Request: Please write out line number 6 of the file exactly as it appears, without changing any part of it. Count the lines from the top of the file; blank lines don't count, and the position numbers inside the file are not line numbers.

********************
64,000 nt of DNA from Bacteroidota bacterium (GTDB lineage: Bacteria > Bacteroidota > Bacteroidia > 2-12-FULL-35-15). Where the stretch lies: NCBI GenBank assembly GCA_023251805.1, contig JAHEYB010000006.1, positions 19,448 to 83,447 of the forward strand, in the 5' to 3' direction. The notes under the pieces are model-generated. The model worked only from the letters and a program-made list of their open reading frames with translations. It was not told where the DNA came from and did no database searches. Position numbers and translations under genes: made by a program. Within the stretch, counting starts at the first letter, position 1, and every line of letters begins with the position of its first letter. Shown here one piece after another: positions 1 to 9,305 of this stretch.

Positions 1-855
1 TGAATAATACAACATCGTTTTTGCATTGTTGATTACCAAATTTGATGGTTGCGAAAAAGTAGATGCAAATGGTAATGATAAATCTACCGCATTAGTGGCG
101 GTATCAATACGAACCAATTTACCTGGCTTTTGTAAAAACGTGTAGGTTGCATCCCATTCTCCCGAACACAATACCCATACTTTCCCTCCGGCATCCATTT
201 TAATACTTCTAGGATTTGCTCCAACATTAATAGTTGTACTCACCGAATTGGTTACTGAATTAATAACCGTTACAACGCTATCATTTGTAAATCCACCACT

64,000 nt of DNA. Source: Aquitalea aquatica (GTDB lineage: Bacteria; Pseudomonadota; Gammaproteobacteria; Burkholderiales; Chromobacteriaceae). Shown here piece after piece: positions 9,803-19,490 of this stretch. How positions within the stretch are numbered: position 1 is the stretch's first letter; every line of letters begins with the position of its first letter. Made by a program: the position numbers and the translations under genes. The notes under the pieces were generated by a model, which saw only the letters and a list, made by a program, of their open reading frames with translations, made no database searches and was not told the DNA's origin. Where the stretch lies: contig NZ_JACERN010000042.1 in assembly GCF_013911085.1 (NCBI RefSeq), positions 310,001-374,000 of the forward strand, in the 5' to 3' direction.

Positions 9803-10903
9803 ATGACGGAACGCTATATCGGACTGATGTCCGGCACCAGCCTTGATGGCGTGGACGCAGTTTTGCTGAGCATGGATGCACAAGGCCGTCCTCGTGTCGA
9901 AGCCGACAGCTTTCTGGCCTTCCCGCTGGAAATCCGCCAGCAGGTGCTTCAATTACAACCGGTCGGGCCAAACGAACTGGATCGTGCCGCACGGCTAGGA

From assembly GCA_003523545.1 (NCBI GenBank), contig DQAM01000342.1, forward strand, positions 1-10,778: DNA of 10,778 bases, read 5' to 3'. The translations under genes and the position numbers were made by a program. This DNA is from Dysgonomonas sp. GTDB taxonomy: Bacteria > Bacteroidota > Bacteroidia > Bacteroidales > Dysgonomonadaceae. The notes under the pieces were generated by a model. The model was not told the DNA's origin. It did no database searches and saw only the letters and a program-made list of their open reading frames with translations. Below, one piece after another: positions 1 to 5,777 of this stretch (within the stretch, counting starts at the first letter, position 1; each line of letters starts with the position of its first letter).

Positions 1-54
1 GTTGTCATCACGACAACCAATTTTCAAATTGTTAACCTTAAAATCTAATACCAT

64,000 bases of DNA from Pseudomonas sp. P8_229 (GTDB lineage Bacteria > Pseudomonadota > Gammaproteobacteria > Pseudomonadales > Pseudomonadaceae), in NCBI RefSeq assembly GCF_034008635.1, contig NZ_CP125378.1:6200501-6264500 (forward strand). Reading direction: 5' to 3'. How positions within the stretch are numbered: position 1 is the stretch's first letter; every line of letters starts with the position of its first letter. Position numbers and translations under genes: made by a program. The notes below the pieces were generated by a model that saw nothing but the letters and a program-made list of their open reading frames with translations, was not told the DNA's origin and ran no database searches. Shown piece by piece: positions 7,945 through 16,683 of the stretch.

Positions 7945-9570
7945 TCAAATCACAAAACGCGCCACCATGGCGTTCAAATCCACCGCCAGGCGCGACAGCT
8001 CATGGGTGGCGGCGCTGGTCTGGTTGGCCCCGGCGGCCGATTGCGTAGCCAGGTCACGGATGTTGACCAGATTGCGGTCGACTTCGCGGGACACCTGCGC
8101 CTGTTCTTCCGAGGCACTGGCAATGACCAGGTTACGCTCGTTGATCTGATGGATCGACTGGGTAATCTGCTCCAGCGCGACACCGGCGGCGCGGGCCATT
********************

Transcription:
64,000 nt of DNA. Source: Aquitalea aquatica (GTDB lineage: Bacteria; Pseudomonadota; Gammaproteobacteria; Burkholderiales; Chromobacteriaceae). Shown here piece after piece: positions 9,803-19,490 of this stretch. How positions within the stretch are numbered: position 1 is the stretch's first letter; every line of letters begins with the position of its first letter. Made by a program: the position numbers and the translations under genes. The notes under the pieces were generated by a model, which saw only the letters and a list, made by a program, of their open reading frames with translations, made no database searches and was not told the DNA's origin. Where the stretch lies: contig NZ_JACERN010000042.1 in assembly GCF_013911085.1 (NCBI RefSeq), positions 310,001-374,000 of the forward strand, in the 5' to 3' direction.